You (film)

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You film poster.jpg
Film poster
Directed by Melora Hardin
Produced by Gildart Jackson
Melora Hardin
Written by Gildart Jackson
Starring Melora Hardin
Gildart Jackson
Brenda Strong
Joely Fisher
Allison Mack
Amy Pietz
Jerry Hardin
Don Michael Paul
Music by Tim Burlingame
Cinematography Kev Robertson
Edited by Jason Schmid
Release date
  • May 8, 2009 (2009-05-08)
Running time
84 minutes
Country United States
Language English

You is a 2009 American drama film starring and directed by Melora Hardin (in her directorial debut). The film also stars Gildart Jackson (Hardin's husband, who also wrote the film), Brenda Strong, Joely Fisher, Allison Mack, Amy Pietz, Jerry Hardin, and Don Michael Paul.


Husband and wife Rawdon (Gildart Jackson) and Miranda (Melora Hardin) are soulmates. Their love for each other is palpable as they lie in bed treasuring their 6 month old daughter Quincey. Miranda fantasizes about the speech she plans to make when, one day in their future, she will give this tiny infant away at her wedding.

Tragically, when Quincey is 3, Miranda is killed in a car accident and Rawdon is left alone, unmoored, to continue life without the love of his life.

Fortunately Rawdon still has Quincey. Staying as strong as he can he takes her to the roof of a skyscraper and explains that Mommy is now an angel. It is up here that for the first time they see a vision of Miranda as an angel.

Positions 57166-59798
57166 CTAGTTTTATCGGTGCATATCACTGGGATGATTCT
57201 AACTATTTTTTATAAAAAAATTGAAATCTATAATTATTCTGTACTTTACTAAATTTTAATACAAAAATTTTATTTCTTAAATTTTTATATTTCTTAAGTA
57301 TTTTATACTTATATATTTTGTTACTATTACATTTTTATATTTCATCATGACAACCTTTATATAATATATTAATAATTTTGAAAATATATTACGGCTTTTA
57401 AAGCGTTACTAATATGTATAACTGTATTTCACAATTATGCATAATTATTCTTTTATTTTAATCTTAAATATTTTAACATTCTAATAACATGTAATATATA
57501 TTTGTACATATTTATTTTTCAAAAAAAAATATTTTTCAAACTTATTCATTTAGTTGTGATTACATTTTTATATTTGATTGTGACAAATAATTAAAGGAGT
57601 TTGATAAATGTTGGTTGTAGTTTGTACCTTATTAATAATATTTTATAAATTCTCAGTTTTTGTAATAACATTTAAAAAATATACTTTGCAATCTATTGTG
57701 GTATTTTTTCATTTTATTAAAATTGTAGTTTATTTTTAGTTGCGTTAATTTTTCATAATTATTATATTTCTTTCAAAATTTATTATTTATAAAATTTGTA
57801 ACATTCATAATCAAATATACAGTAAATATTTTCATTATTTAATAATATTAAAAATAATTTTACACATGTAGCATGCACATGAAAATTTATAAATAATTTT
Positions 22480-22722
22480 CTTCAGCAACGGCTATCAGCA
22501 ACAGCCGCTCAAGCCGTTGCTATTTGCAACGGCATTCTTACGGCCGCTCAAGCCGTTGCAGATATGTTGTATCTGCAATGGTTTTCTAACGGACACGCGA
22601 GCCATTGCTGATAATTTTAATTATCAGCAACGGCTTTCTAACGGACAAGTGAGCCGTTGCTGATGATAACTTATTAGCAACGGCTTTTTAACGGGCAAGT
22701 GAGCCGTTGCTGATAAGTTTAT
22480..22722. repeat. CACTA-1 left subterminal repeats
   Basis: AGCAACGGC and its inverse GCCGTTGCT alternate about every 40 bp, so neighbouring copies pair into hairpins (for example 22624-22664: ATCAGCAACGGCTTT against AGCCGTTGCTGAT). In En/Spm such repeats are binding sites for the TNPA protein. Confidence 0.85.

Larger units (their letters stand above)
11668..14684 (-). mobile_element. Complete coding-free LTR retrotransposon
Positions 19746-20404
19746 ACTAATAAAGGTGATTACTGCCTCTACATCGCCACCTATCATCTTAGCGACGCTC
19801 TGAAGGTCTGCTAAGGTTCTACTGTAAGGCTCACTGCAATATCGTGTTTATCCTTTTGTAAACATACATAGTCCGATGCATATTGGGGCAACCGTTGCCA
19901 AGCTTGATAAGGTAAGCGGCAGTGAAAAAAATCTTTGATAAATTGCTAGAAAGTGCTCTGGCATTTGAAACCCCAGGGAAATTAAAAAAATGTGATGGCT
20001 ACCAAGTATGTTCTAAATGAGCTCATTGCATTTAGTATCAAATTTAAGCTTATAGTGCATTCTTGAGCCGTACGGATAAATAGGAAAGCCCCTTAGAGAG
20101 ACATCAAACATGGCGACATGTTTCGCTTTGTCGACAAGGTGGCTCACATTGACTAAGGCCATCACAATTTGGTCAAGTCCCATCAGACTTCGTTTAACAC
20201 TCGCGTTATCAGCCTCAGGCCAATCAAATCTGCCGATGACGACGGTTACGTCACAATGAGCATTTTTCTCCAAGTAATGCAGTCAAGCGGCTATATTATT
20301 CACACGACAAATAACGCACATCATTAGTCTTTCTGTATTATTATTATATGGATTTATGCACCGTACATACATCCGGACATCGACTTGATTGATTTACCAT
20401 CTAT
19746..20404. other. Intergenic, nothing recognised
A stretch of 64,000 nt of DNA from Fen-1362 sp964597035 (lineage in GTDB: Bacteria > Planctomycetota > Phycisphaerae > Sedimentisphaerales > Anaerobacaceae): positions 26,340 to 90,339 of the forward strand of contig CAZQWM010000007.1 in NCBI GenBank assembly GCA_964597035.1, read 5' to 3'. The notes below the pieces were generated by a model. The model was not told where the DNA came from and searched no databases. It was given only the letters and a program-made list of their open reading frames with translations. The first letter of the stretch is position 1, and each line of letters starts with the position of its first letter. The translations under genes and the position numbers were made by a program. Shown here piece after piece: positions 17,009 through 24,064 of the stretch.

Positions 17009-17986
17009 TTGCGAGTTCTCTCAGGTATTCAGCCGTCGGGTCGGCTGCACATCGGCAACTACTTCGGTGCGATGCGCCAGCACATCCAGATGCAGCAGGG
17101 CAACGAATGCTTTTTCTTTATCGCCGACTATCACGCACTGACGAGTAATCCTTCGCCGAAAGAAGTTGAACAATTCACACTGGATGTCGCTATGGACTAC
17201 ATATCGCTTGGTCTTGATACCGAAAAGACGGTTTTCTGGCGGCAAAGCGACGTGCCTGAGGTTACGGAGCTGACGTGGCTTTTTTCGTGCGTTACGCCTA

Rawdon continues to see visions of her. Initially these visions help him—at home she gives him advice about parenting; in Portugal she softens his hardness; when he hides in the closet to isolate himself she snaps some sense into him and insists that Rawdon keep her mother, father and brother—Quincey's Grandparents (Jerry Hardin, Diane Hardin) and Uncle Jack (Don Michael Paul) – firmly in Quincey's life.

Rawdon explains these visions to his therapist Paula (Brenda Strong) as she helps him with the long grieving process and over a period of years, with Quincey growing before our eyes, Rawdon tries to move on with his life.

He tries to date other women. Disastrously. He falls instantly in love with Sam (Amy Pietz) who ends up becoming his good friend and a surrogate Aunt to Quincey. He dates other including Kimberly (Joely Fisher) who Quincey wisely suggests is far better suited to her Uncle Jack. And she is right. When Jack and Kimberly get married, Rawdon is their best man.

All the while Miranda's metaphysical presence is with him. He goes from needing her, to blaming her, being angry at her. But for a long, long time he won't let her go away. Part of him wants her to stay alive in his imagination forever and gradually this presence that helped him initially eventually becomes an impediment to his moving on in life.

In contrast to her Dad's stagnation, Quincey is growing up fast (Allison Mack as a 20-year-old), and in no time she is dating, stealing cars, trying to set her Dad up with her best friend's divorced Moms, going off to University and falling in love with a Frenchman named Philippe.

It is not until Rawdon finally plucks up the courage to ask out somebody who might just be right for him that he finally, tearfully, asks Miranda to leave him.

This is ultimately a coming of age story. We watch Quincey literally come of age whilst her father, emotionally, comes of age. He eventually gives up the now stultifying memory of his dead wife and arrives at a new beginning.

The end of this story is also the beginning of another where Rawdon, surrounded by the people he loves—but without Miranda—finds himself giving Quincey away at her wedding to Philippe. And here he makes the speech that Miranda made in bed with him and Quincey so many years before.


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